Grandpa Ephraim explains to Micah that if you hold on too hard to something you break it. When something becomes too important in life such as magic, money, power, fame, it leads to self-centered choices that are distorted in reality. Victoria thought she was so important and special that she murdered animals to prove a point and didn't see anything wrong with it. For her, the future did not exist in the children she brought happiness to but existed in satisfying her own needs and wallowing in her magical powers. She desires to be special, to stand out. Like Aunt Gertrudis she is an archetype  villain whose perspective is distorted in the quest for power.

Circus Mirandus nutures magic. But magic is what is inside of people. For Micah, magic is in the knots he can tie that reflect the complexity of others. For Jenny, magic is in her friendship to Micah and ability to be open to new ideas. Magic for the Lightbender is to create fantastic illusions that give hope in the impossible. Magic is the part of a person that is too big to keep to himself or herself and must be given to others in order for a person to reach his or her potential. Magic is a metaphor for giving to others. Individual talents are not for personal gain but used to nuture and share with others. Like I said, I had a hard time pulling out one strong overall theme that the character development points back to. I think its magic. In the end, I feel more like Big Anthony who loses control of his pasta pot. Perhaps someone else can take my mishmash and make sense out of it. I'm done drudging through my thoughts and I'm hungry for spaghetti.

5 Smileys

Friday, October 2, 2015

The Perfect Place by Teresa E. Harris

Treasure has more on her plate than the normal kid. Her father periodically abandons his family and she is usually left with taking care of her sister while her mom struggles to get out of bed. As of yet, her dad always comes back. However, this time, it has been longer than normal so her mother goes after him leaving Treasure and her younger sister, Tiffany with Great-Aunt Grace, a.k.a. GAG. Grace is a curmudgeon with a tender heart that doesn't reveal itself until later in the story. She's been single her whole life and doesn't quite know how to handle Treasure and Tiffany. One sasses back and the other wails. Both girls long for the "perfect place"; a permanent home to live in without a father that always moves them every few months due to his restless, meandering personality.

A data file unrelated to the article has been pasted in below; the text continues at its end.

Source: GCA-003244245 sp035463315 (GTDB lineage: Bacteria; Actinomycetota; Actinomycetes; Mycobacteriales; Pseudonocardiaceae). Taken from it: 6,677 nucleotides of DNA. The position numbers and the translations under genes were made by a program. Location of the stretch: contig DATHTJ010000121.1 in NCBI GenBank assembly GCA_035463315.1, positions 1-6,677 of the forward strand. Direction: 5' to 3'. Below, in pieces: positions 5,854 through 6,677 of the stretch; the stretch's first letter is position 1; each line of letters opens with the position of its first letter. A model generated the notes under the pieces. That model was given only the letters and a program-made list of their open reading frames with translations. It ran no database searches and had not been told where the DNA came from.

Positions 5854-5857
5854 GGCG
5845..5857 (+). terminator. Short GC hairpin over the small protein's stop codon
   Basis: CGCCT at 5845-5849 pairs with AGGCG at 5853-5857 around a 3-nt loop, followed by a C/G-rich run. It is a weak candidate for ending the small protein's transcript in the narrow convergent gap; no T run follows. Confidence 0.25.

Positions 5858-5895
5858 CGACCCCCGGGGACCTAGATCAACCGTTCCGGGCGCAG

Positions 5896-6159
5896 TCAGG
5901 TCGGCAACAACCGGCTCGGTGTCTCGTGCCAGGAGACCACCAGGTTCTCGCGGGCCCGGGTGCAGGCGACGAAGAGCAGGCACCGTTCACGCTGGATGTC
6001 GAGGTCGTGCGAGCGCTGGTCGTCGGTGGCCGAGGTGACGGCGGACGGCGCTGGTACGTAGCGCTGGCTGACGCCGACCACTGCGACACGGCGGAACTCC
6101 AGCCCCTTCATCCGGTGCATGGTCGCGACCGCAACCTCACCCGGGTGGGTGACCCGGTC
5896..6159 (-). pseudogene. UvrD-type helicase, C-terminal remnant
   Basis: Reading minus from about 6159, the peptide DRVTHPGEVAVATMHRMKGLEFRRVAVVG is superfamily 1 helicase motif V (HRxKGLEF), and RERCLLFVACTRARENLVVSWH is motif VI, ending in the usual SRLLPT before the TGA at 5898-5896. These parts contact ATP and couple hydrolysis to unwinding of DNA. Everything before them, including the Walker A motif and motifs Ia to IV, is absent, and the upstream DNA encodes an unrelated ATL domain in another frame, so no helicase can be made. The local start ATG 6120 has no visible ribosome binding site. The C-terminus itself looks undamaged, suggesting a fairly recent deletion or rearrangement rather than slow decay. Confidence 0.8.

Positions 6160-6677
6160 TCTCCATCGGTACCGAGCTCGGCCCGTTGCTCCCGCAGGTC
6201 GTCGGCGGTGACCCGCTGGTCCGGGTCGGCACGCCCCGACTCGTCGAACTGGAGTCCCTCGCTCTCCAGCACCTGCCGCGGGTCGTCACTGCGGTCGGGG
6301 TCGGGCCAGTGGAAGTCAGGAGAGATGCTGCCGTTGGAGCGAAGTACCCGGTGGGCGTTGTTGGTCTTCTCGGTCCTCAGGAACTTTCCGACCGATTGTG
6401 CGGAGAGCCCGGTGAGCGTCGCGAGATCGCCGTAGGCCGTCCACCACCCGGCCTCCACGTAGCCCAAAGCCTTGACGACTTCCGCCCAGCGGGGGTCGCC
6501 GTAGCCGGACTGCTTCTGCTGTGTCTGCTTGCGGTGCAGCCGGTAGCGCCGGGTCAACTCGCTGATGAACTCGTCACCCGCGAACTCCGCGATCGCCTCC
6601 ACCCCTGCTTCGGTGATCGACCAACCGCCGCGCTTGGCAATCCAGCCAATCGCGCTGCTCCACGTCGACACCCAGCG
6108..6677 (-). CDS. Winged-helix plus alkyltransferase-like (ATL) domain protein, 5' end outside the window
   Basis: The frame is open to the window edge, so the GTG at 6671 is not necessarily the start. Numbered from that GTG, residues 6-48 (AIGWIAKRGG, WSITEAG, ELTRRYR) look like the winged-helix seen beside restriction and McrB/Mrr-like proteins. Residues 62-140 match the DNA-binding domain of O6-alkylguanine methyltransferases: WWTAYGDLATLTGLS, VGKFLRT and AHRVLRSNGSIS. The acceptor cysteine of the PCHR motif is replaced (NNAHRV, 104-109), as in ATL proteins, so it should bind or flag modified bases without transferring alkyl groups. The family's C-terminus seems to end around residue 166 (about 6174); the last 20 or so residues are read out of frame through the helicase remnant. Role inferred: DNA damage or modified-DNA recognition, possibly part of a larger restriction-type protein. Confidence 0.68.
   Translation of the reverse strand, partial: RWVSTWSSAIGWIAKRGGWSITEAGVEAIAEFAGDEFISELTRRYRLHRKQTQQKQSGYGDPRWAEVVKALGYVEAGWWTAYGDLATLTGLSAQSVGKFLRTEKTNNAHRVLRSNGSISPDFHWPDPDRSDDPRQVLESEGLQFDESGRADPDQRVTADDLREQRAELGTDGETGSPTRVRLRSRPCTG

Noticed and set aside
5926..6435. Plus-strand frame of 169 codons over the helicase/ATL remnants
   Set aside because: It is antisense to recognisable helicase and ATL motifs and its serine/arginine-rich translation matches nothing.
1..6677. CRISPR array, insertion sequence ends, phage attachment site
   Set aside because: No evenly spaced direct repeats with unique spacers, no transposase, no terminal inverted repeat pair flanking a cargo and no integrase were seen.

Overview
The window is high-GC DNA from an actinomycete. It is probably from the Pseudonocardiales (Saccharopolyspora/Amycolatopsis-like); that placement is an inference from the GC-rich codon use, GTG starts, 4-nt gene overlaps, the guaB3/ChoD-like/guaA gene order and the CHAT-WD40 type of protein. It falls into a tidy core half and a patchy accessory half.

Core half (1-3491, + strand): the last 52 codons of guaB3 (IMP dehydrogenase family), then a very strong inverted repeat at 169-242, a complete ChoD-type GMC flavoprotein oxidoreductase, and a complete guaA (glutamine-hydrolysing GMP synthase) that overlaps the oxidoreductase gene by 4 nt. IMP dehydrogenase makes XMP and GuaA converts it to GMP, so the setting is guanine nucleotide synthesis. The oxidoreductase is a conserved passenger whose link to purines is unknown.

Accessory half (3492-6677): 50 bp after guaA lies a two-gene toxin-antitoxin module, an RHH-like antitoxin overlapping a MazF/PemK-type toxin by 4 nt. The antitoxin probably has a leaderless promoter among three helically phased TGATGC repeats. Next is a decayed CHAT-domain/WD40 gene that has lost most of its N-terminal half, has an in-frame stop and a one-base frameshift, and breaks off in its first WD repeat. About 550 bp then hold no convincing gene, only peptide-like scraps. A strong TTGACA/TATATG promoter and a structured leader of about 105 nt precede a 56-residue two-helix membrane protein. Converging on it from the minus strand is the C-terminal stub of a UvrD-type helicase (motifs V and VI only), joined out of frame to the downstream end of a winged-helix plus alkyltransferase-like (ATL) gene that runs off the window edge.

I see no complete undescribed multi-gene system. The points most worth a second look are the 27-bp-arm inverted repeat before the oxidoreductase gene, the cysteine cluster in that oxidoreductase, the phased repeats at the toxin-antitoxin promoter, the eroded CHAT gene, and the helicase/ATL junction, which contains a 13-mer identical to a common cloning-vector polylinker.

As the two girls adjust to Grace, Treasure makes friends with another new kid, Terrance. Treasure can't admit he is a friend, she doesn't want to become attached to anyone as she knows her "homes" are always temporary. The two are "associates" and while Treasure has a tough exterior, Terrance knows how to reach her in a nonthreatening way. Treasure is a prickly kid. She loves her younger sister and looks out for her, but with others she talks back and is sarcastic making for a strong female character that reminds me of the Gaither Sisters series by Rita Williams-Garcia or "Upside Down in the Middle of Nowhere."

The characters have strong voices that are distinct from each other. Mom swears quite a bit. Grace is harsh at first and softens toward the end. Tiffany offers comic relief along with Treasure's sarcasm. Grace and her friend, Moon, can smoke up a blue streak but Grace shows she's willing to change her ways when she sees Treasure have an asthma attack. As you can see, this is not the perfect family. People lose their temper. They are disrespectful toward each other. And in the beginning everyone is plain ole' miserable about everything.

Treasure is a bright kid that loves words. So does her father. He isn't a villain in the story. It is clear that Treasure really loves him and that he loves her. This offers hope at the end when things don't go the way they want. At one point Treasure tries to remake herself by changing her name to her middle name. She doesn't want people to know that she is related to Great-Aunt Grace who is not liked by the any townspeople except Moon. This part of the story needed a little balance as Grace owns a store in town and she would have some customers she gets along with; however, every character met is up against her.

The plot has some nice twists, especially with Treasure's asthma. Other parts were slow. And other parts were funny. The woman running the Bible camp yells at Treasure, "This is Camp Jesus Saves for God's sakes!" Another fun dialogue is between Grace and Treasure: "'I wish we could stay here,' I say... / 'But you can't, because y'all don't listen,' she says. / 'You don't clean'/ 'You got a smart mouth.'/ 'You can't cook.' / 'You talk back.' / 'I kind of like you,' I say. / 'I kind of like you, too," Auntie says. 'Now, go on, git.'"

Strong character arcs show the protagonist changing in some way emotionally as well as through events that happen in the story. The author creates a strong emotionally charged character that changes throughout the story and this kept me more engaged in the narrative than the plot. I found some of the events sort of slow, but Treasure's slow acceptance of a friends and her relationship with GAG as the two bumble along like stubborn fools until they start to get along made for great tension. The asthma added more strength to the plot when the author used that as a twist. If you are looking for a realistic book that does not have the perfect family (or perfect place) then give this a go.

4 Smileys